*To*: debian-user@lists.debian.org*Subject*: Re: shell wrappers for trig and other mathematical functions*From*: David Wright <deblis@lionunicorn.co.uk>*Date*: Wed, 2 Oct 2019 00:12:18 -0500*Message-id*: <[🔎] 20191002051218.GA3250@wren.corp>*Reply-to*: debian-user@lists.debian.org*In-reply-to*: <[🔎] CAOphiz+_06DQtoP0NOzbR4BuvMu9oCpY79AFt5zHdYih9puquQ@mail.gmail.com>*References*: <[🔎] CAOphizJnMAXDnLRaMNRUGpC2A7W6S03nJGXb2Pgk53wF71WRzw@mail.gmail.com> <[🔎] bf98c73f-4937-1352-8664-538c89a37954@holgerdanske.com> <[🔎] CAOphiz+_06DQtoP0NOzbR4BuvMu9oCpY79AFt5zHdYih9puquQ@mail.gmail.com>

On Tue 01 Oct 2019 at 21:18:13 (-0700), Dan Hitt wrote: > On Tue, Oct 1, 2019 at 8:58 PM David Christensen <dpchrist@holgerdanske.com> wrote: > > On 10/1/19 8:32 PM, Dan Hitt wrote: > > > I'm half-way looking for some shell wrappers for common trig functions like > > > sin, cos, exp, log, and others. > > > > > > I'm aware of bc, but it seems cumbersome. > > > > > > I would like to just type 'sin 1' and get the sine (of 1 radian), > > > > Perl one-liners are an option: > > > > 2019-10-01 19:25:59 dpchrist@tinkywinky ~ > > $ perl -e 'print sin 1' > > 0.841470984807897 > > > > > > > or type 'log 2' > > > > 2019-10-01 20:48:52 dpchrist@tinkywinky ~ > > $ perl -e 'print log 2' > > 0.693147180559945 > > > > > > > and get the natural or maybe common log of 2. (Probably any such > > > program should do something intelligent when faced with multiple or zero > > > arguments, such as computing the sine or log of each, so that they could be > > > chained together. And maybe such a program would pay attention to > > > environment variables or optional command line arguments to tune its > > > behavior.) > > > > > > These kinds of programs would be super-easy to write in just about any > > > language (i guess perhaps even just as bash functions which shell out to bc > > > for at least some of the simpler functions) but before i actually do > > > something like that, i wonder if somebody has already done it, whether > > > there exist any standards or good ideas, etc. (Because if somebody has a > > > good, thoughtful exp program, for example, then it could be cookie-cutter > > > copied to a bunch of other functions.) > > > > > > There is a precedent of sorts in Paul Rubin's factor program, which is just > > > oh-so-handy when you're wondering how an integer factors, but don't want to > > > start up some heavy-weight system just to find out. > > > > 2019-10-01 20:49:17 dpchrist@tinkywinky ~ > > $ apt-cache search libmath-prime-util-perl > > libmath-prime-util-perl - utilities related to prime numbers, including > > fast sieves and factoring > Thanks so much for your reply, including the apt-cache searching part. > > It does look like a way to quickly get values for sine (or any other > function in perl). > > However, i would like to dispense entirely with the 'perl -e' and 'print' > part. I really would like stand-alone programs. This would absolutely > minimize any typing, and if the programs had a set of good conventions, > then they would provide a model for writing others if the functions i want > are not already available in perl (or other interpreter). You mean like: $ python3 Python 3.7.3 (default, Apr 3 2019, 05:39:12) [GCC 8.3.0] on linux Type "help", "copyright", "credits" or "license" for more information. >>> from math import * >>> sin(1) 0.8414709848078965 >>> log(2) 0.6931471805599453 >>> log10(2) 0.3010299956639812 >>> exp(2) 7.38905609893065 >>> sqrt(10) 3.1622776601683795 >>> factorial(9) 362880 >>> import math >>> dir(math) ['__doc__', '__loader__', '__name__', '__package__', '__spec__', 'acos', 'acosh', 'asin', 'asinh', 'atan', 'atan2', 'atanh', 'ceil', 'copysign', 'cos', 'cosh', 'degrees', 'e', 'erf', 'erfc', 'exp', 'expm1', 'fabs', 'factorial', 'floor', 'fmod', 'frexp', 'fsum', 'gamma', 'gcd', 'hypot', 'inf', 'isclose', 'isfinite', 'isinf', 'isnan', 'ldexp', 'lgamma', 'log', 'log10', 'log1p', 'log2', 'modf', 'nan', 'pi', 'pow', 'radians', 'remainder', 'sin', 'sinh', 'sqrt', 'tan', 'tanh', 'tau', 'trunc'] >>> By importing math with "from math import *", the functions are made available without having to be qualified: "factorial()" rather than "math.factorial()". I imported math a second time just to give you the contents of that particular module with dir(). Cheers, David.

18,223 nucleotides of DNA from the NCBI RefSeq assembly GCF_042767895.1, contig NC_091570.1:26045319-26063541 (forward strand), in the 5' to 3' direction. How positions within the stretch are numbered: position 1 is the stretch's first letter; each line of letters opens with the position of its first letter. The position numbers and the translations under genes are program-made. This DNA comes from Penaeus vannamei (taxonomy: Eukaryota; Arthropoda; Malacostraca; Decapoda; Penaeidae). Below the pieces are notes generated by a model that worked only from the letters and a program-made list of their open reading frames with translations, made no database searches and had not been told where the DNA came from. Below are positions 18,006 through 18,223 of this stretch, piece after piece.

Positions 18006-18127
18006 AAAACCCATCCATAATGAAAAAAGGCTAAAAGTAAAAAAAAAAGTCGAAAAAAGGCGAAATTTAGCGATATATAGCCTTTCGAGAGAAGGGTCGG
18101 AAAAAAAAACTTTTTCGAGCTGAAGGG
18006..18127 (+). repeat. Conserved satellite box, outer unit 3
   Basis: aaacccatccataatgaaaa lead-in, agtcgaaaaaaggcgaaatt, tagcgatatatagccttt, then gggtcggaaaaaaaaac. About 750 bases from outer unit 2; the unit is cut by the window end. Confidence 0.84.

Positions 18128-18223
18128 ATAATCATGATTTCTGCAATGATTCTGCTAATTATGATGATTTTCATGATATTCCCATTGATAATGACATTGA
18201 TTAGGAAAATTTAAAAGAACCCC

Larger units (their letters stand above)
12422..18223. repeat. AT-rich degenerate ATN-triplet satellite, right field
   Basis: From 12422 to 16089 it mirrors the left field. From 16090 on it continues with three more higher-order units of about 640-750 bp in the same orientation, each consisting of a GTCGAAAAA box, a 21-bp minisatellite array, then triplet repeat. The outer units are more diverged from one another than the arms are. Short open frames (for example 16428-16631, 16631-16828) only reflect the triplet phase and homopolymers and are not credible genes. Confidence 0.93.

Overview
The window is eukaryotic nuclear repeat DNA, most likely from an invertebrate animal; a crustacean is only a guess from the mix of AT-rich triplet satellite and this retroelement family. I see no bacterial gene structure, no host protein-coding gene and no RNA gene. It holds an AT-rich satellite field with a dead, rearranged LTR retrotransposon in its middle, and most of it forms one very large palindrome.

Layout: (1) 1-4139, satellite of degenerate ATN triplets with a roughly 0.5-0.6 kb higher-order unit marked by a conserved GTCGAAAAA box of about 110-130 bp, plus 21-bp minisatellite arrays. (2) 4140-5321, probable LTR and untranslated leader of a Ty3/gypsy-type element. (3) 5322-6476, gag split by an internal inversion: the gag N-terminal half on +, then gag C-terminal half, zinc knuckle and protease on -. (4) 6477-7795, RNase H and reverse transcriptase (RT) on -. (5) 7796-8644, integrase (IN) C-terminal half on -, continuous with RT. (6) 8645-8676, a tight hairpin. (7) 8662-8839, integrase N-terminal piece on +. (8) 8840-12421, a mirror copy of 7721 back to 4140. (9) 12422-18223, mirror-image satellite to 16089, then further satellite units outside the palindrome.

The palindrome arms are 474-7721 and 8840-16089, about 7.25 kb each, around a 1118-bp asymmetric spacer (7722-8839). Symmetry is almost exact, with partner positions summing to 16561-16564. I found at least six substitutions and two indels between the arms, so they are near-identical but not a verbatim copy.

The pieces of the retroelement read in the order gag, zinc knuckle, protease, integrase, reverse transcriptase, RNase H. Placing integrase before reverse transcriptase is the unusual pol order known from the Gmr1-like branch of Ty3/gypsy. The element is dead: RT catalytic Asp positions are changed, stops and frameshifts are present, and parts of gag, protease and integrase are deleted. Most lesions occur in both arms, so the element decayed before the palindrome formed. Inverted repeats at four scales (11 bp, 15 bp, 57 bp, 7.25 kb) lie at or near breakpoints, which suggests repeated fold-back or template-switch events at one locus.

**References**:**shell wrappers for trig and other mathematical functions***From:*Dan Hitt <dan.hitt@gmail.com>

**Re: shell wrappers for trig and other mathematical functions***From:*David Christensen <dpchrist@holgerdanske.com>

**Re: shell wrappers for trig and other mathematical functions***From:*Dan Hitt <dan.hitt@gmail.com>

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